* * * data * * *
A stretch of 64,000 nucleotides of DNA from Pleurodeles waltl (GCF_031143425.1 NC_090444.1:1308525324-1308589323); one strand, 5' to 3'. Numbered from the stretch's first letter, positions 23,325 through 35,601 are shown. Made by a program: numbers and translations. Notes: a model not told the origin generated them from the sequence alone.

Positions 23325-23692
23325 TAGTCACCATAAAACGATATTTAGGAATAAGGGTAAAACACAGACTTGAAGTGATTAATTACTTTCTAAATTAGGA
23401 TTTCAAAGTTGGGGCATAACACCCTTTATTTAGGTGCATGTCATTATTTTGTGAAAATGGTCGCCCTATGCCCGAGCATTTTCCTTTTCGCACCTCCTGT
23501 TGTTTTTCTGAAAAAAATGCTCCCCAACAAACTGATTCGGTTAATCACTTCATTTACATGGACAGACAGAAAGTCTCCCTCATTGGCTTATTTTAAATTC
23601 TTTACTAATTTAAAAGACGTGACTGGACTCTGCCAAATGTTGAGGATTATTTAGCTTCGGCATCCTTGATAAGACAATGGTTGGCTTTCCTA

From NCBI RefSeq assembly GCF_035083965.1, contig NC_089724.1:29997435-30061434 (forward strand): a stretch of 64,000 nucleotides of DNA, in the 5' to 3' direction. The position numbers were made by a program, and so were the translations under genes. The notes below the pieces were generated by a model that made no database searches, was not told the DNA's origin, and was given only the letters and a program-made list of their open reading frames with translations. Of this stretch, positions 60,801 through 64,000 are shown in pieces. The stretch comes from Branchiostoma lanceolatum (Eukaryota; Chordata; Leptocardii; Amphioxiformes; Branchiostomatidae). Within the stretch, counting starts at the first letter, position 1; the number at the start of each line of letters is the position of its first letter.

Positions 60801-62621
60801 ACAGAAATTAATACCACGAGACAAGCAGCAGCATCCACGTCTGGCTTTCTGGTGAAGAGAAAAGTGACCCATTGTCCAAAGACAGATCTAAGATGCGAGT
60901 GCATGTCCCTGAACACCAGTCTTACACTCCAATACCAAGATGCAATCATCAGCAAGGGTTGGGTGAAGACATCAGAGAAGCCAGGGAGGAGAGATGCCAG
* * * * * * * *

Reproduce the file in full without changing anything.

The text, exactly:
A stretch of 64,000 nucleotides of DNA from Pleurodeles waltl (GCF_031143425.1 NC_090444.1:1308525324-1308589323); one strand, 5' to 3'. Numbered from the stretch's first letter, positions 23,325 through 35,601 are shown. Made by a program: numbers and translations. Notes: a model not told the origin generated them from the sequence alone.

Positions 23325-23692
23325 TAGTCACCATAAAACGATATTTAGGAATAAGGGTAAAACACAGACTTGAAGTGATTAATTACTTTCTAAATTAGGA
23401 TTTCAAAGTTGGGGCATAACACCCTTTATTTAGGTGCATGTCATTATTTTGTGAAAATGGTCGCCCTATGCCCGAGCATTTTCCTTTTCGCACCTCCTGT
23501 TGTTTTTCTGAAAAAAATGCTCCCCAACAAACTGATTCGGTTAATCACTTCATTTACATGGACAGACAGAAAGTCTCCCTCATTGGCTTATTTTAAATTC
23601 TTTACTAATTTAAAAGACGTGACTGGACTCTGCCAAATGTTGAGGATTATTTAGCTTCGGCATCCTTGATAAGACAATGGTTGGCTTTCCTA

From NCBI RefSeq assembly GCF_035083965.1, contig NC_089724.1:29997435-30061434 (forward strand): a stretch of 64,000 nucleotides of DNA, in the 5' to 3' direction. The position numbers were made by a program, and so were the translations under genes. The notes below the pieces were generated by a model that made no database searches, was not told the DNA's origin, and was given only the letters and a program-made list of their open reading frames with translations. Of this stretch, positions 60,801 through 64,000 are shown in pieces. The stretch comes from Branchiostoma lanceolatum (Eukaryota; Chordata; Leptocardii; Amphioxiformes; Branchiostomatidae). Within the stretch, counting starts at the first letter, position 1; the number at the start of each line of letters is the position of its first letter.

Positions 60801-62621
60801 ACAGAAATTAATACCACGAGACAAGCAGCAGCATCCACGTCTGGCTTTCTGGTGAAGAGAAAAGTGACCCATTGTCCAAAGACAGATCTAAGATGCGAGT
60901 GCATGTCCCTGAACACCAGTCTTACACTCCAATACCAAGATGCAATCATCAGCAAGGGTTGGGTGAAGACATCAGAGAAGCCAGGGAGGAGAGATGCCAG